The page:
Mr. Thicke is in the celebrity pitchman for a tax preparation company which specializes in the Fresh Start Program, but what he says about it has merit. For individuals who have gone through a lengthy and difficult divorce, they may have tax liabilities which arose before they had the financial resources to properly address them.  The IRS Fresh Start Program may be a viable option to offer some relief and stability to such individuals before they incur the adverse credit event of a Notice of Federal Tax Lien or collection attempts by the IRS. It is certainly worth exploring with your attorney and tax professional.

While reading a press release by the American Academy of Matrimonial Lawyers this afternoon, I realized individuals in the midst of a divorce regularly receive warnings about what is acceptable and safe to post on Facebook and what might get them in trouble. They also receive advice from their counsel about when it is appropriate to start dating again and when, for strategic reasons in a divorce or custody case, it might be best to wait. But what about when the two collide and people in the middle of a divorce put a profile on an online dating site? Here are five things I hope my clients never put on their online dating profiles:

1.             Pictures of your kids: While your children are undoubtedly adorable, your spouse (or ex-spouse) will have a field day in a custody case with the family photographs you put on your dating profile. Your decision to upload a picture of you with your child from last Christmas may have been completely innocent, but the other parent can easily turn it around on you, claiming you are using your children to find dates or exposing your children to internet predators.


2.             A claim you don’t have kids (when you do): The exact opposite of putting pictures of your children on your profile, if you have kids, don’t claim you are childless on your dating profile. Immediately, the other parent will claim you must not love your children if you won’t tell anyone about them.


3.             Anything about your income: If you are in the middle of litigating your income in a divorce or support case, and claiming in court that you make less than $50,000 a year, stating on your online dating profile that you make more than $200,000 per year might not be the wisest move. While it might attract people that otherwise wouldn’t respond to your profile, you will pay for it dearly in court.


4.             Stating you are divorced, or single (when you aren’t): Often times in a divorce or support matter, the date you separated from your spouse is very important. If you posted that you are single on your dating profile, weeks or months before you spouse knew your marriage was over, you may have set your date of separation unintentionally. You may have also admitted infidelity (or at least an attempt at infidelity) prior to your official date of separation, which may preclude you from collecting spousal support. To be safe, I wouldn’t put up a profile on a dating site at all until you are definitely separated.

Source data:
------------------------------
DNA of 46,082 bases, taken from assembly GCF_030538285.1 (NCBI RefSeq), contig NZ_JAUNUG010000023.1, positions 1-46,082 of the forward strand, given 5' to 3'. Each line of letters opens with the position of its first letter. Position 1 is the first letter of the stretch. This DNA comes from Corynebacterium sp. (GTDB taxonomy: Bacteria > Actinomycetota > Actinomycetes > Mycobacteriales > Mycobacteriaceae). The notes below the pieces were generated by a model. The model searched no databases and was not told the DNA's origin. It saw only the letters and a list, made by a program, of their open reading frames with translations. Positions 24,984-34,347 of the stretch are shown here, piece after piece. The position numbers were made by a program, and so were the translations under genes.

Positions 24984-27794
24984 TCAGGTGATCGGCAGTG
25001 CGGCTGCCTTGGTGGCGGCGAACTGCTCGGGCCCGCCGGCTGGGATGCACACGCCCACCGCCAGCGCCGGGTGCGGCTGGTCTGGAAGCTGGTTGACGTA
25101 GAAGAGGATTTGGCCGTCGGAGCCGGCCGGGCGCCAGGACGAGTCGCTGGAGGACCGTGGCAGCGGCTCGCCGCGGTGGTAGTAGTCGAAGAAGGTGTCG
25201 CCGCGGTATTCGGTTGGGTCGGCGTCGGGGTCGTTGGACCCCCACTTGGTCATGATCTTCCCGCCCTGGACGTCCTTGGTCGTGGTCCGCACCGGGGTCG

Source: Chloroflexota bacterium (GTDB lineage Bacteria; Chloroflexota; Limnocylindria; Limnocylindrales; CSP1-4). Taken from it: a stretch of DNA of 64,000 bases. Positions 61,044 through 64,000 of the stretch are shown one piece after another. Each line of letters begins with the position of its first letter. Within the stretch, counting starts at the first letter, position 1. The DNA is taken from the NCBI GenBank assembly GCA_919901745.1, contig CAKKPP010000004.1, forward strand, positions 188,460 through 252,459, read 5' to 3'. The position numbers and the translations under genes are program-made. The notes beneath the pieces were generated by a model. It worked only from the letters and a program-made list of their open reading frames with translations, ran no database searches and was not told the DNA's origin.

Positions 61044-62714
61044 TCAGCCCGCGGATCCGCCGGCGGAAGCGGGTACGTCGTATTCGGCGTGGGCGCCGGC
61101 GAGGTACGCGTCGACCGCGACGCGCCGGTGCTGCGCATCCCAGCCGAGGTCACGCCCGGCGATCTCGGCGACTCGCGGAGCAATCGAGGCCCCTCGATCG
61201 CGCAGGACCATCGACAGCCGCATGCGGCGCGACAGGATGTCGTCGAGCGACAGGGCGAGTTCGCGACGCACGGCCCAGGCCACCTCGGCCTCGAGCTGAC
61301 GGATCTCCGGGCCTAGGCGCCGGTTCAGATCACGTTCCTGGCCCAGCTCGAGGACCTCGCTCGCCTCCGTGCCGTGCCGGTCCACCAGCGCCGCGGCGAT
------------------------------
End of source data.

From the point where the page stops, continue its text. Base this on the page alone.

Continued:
One of the great frustrations of practicing in the domestic relations field is trying to figure out income in a world where it can be a marital asset or an element of support.  That issue is primarily one of timing.  The law is clear that if your company pays you a bonus on January 31 and your spouse tells you “game over” on Ground Hog Day, your bonus is a marital asset.  That part can be simple.

But over the years we have evolved from a time and place where compensation consisted of salary and a bonus to one where a paystub reads like the Dresden Codex (an anthology of Mayan astronomical tables).


I write this having just devoted more than half an hour to reading and interpreting two paystubs from folks who are each employed by Fortune 200 companies.  Yes, we had salary, commission, vacation time, etc.  But, one paystub incorporated more than $100,000 of payments under the titles: ECC Disc Incentive; Long Term Cash Vest; RS Unit Vesting; and RSS Vesting.

In each case I am forced to ask what these things mean; when they were granted; when they were paid and whether they are recurring.  My client’s pay history was a little simpler but still had restricted stock.  The happy news is that it appears that all compensation was reflected on a year to date basis.  Last week I dealt with a company that paid commission by separate check but then incorporated the payment in year-to-date earnings.  So the client handed me six months of pay advices each of which showed a $1500 gross but the year to date income total after nine months totaled more than $90,000.


I appreciate the need of American management to “incentivize” all of us.  But these systems make the work of the courts expensive, time consuming and error prone.  If you look at your own pay advice and can’t figure out what SDI/SUI Tax is being extracted or you don’t know what GTL imputed income is, take heart.  You are not alone.  But if you want to save yourself some attorneys fees get your stub.  And call someone in the human resources department to get your “key” to what it all means before you send your lawyer your most recent paystub.


N.B. SDI/SUI is unemployment and disability income tax. GTL is life insurance you get through your company that exceeds the thresholds for free insurance the government says you don’t get taxed on.

Leslie Spoltore, a partner in our Wilmington, Delaware office, just posted a blog entry on an unusual alimony argument made on appeal to the Delaware Supreme Court.  The family court evaluated the ex-wife’s expenses when calculating alimony she would pay to her ex-husband and reduced the significant contributions she made to her church down to what it deemed a "reasonable" amount of $100.00.  The Court considered it a voluntary reduction in income. This is not unlike how Pennsylvania’s courts add back, for instance, voluntary contributions to 401(k) accounts when calculating child support and alimony pendete lite. 

On appeal, the ex-wife claimed that the Court’s assessment of alimony based on their consideration of her available income resulted in her inability to appropriately tithe her church and violated her First Amendment freedom of speech.

It is an interesting and creative argument, but did not carry her case and the Supreme Court ruled the family court could consider any factor it deems appropriate and nothing prohibited her from contributing as much as she would like to her church.

Read Leslie’s blog entry and link the decision here.